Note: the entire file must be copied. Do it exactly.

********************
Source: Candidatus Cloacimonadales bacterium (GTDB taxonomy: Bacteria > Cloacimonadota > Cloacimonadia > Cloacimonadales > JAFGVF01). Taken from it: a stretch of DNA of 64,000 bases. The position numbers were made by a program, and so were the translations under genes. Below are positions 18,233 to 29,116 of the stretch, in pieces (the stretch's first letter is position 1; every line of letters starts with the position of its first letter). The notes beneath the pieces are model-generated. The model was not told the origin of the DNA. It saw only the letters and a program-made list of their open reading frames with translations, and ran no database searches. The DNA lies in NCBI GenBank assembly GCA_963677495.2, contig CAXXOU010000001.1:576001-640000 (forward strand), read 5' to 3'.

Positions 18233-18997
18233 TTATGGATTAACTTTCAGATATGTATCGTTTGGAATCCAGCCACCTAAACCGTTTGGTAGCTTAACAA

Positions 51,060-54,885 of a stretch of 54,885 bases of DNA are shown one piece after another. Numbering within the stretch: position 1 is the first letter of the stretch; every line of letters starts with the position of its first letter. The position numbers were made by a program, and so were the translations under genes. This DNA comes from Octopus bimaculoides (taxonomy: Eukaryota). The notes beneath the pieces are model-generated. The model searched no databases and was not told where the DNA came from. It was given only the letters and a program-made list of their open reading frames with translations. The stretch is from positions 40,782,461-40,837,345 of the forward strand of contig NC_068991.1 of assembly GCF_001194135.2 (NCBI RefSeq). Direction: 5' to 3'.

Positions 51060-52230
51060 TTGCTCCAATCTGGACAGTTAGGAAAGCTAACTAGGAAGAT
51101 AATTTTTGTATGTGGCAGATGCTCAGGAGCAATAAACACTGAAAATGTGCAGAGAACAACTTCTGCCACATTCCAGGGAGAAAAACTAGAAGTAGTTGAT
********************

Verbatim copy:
Source: Candidatus Cloacimonadales bacterium (GTDB taxonomy: Bacteria > Cloacimonadota > Cloacimonadia > Cloacimonadales > JAFGVF01). Taken from it: a stretch of DNA of 64,000 bases. The position numbers were made by a program, and so were the translations under genes. Below are positions 18,233 to 29,116 of the stretch, in pieces (the stretch's first letter is position 1; every line of letters starts with the position of its first letter). The notes beneath the pieces are model-generated. The model was not told the origin of the DNA. It saw only the letters and a program-made list of their open reading frames with translations, and ran no database searches. The DNA lies in NCBI GenBank assembly GCA_963677495.2, contig CAXXOU010000001.1:576001-640000 (forward strand), read 5' to 3'.

Positions 18233-18997
18233 TTATGGATTAACTTTCAGATATGTATCGTTTGGAATCCAGCCACCTAAACCGTTTGGTAGCTTAACAA

Positions 51,060-54,885 of a stretch of 54,885 bases of DNA are shown one piece after another. Numbering within the stretch: position 1 is the first letter of the stretch; every line of letters starts with the position of its first letter. The position numbers were made by a program, and so were the translations under genes. This DNA comes from Octopus bimaculoides (taxonomy: Eukaryota). The notes beneath the pieces are model-generated. The model searched no databases and was not told where the DNA came from. It was given only the letters and a program-made list of their open reading frames with translations. The stretch is from positions 40,782,461-40,837,345 of the forward strand of contig NC_068991.1 of assembly GCF_001194135.2 (NCBI RefSeq). Direction: 5' to 3'.

Positions 51060-52230
51060 TTGCTCCAATCTGGACAGTTAGGAAAGCTAACTAGGAAGAT
51101 AATTTTTGTATGTGGCAGATGCTCAGGAGCAATAAACACTGAAAATGTGCAGAGAACAACTTCTGCCACATTCCAGGGAGAAAAACTAGAAGTAGTTGAT